This shouldn’t be about new-fangled workplace policies. If someone feels they cannot take some time off when they feel genuinely unable to perform at work, then there is a problem with the culture of their company. If “when women are having their periods they are in a winter state, … they need to regroup, keep warm and nourish their bodies” then sort out flexible working policies and let them work from home beneath a humongous hot water bottle. If employers treat their employees well and meet needs where they can, then they will be rewarded with loyalty, productivity and creativity – it doesn’t matter one jot whether the employee is male or female.

I’m sure some women would say I’ve completely missed the point. Perhaps the article caught me at the wrong time of the month. Maybe my body temperature was 0.5 degrees too high to be able to appreciate how truly bloody brilliant the idea of a ‘period policy’ is. I hope for the sake of that business in Bristol that their female employees aren’t all on the same cycle. As the tumbleweed blows through the office they’ll have time to discuss the wisdom of the policy, if they can make themselves heard over the sound of men rubbing their hands together in glee.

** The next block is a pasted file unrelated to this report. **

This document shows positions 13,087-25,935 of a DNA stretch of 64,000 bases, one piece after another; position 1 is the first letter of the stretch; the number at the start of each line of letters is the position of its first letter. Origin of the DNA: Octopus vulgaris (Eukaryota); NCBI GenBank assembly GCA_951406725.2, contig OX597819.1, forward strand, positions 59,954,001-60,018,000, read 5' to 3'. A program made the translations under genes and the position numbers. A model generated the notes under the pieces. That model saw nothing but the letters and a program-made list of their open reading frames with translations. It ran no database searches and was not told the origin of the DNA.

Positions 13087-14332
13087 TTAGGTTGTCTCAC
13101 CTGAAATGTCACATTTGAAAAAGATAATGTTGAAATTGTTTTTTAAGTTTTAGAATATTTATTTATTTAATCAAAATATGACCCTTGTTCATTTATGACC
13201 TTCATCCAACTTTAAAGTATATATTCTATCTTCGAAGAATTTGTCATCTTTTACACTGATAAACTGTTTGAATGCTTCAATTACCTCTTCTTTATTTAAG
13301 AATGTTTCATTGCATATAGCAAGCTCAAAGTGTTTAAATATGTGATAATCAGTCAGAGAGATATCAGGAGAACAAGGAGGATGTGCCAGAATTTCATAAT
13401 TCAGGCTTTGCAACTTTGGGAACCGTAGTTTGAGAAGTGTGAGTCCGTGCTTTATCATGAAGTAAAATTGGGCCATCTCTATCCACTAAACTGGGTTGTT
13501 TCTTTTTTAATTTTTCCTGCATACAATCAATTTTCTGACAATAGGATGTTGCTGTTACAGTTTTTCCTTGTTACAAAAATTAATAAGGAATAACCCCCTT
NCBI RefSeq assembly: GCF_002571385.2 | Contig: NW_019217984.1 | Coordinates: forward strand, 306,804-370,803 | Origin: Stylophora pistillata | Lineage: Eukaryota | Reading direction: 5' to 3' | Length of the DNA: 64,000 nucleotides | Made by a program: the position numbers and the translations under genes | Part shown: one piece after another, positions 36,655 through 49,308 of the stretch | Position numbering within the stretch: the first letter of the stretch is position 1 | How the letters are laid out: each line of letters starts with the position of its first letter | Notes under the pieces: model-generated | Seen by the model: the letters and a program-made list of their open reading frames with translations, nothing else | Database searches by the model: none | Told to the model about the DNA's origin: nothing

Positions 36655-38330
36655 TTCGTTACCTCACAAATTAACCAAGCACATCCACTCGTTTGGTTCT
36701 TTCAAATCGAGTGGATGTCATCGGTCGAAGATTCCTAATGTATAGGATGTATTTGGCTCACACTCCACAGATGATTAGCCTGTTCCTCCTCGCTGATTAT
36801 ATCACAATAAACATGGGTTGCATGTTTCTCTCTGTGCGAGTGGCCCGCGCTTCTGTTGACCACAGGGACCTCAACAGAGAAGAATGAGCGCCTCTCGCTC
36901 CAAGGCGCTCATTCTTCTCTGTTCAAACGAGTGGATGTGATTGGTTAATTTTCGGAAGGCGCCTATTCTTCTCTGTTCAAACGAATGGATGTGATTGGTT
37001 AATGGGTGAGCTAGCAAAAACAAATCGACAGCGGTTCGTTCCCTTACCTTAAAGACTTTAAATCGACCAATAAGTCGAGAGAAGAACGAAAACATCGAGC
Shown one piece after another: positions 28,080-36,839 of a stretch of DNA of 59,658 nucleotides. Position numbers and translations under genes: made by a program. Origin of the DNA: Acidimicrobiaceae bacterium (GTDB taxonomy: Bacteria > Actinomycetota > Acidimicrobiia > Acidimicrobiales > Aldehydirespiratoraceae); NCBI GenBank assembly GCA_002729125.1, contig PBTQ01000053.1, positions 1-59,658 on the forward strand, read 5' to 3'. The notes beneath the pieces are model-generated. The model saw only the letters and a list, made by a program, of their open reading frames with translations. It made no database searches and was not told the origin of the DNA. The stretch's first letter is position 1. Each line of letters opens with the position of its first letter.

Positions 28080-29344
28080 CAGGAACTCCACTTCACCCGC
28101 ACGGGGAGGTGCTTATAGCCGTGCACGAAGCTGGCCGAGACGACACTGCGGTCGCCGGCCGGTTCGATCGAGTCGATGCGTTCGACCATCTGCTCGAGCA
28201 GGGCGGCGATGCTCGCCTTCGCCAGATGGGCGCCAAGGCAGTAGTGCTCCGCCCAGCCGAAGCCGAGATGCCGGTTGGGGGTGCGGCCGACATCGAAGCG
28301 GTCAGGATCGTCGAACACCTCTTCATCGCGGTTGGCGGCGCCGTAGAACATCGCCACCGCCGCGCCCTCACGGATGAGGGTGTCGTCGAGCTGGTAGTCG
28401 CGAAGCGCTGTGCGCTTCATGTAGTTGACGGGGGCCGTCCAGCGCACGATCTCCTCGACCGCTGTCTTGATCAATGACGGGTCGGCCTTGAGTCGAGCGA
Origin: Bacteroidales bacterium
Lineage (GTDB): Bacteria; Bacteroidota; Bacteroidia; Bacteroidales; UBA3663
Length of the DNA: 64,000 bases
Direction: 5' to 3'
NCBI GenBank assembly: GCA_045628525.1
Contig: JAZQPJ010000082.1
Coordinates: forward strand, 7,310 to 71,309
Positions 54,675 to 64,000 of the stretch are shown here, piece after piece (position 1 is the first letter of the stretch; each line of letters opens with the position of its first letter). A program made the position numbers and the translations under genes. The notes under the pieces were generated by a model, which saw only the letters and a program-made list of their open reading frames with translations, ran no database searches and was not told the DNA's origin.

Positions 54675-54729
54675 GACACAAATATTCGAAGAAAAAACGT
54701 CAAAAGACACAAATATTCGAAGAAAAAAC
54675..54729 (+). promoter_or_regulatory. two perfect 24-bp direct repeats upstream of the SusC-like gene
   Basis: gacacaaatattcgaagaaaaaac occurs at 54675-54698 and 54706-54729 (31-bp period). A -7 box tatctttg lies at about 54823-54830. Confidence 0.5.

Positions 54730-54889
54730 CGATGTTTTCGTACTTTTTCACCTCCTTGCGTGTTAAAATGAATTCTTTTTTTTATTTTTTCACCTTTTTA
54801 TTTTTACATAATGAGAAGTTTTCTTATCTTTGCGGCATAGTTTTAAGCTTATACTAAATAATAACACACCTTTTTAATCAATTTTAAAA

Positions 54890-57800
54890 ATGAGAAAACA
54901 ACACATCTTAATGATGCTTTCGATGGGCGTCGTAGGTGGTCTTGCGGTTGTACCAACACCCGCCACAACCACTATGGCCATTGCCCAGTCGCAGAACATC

Women: big business

Businesswoman

Sometimes I wonder if top female business executives would be better off keeping their mouths shut about the issue of women in the workplace and the challenges they face. Do they actually do more damage to the cause in trying to support it? Hell’s bells, I hate to use the word cause. It shouldn’t even be a cause. Whilst a topic remains a ‘cause’ it will never become normalised. Are high-flying business women really all that inspirational?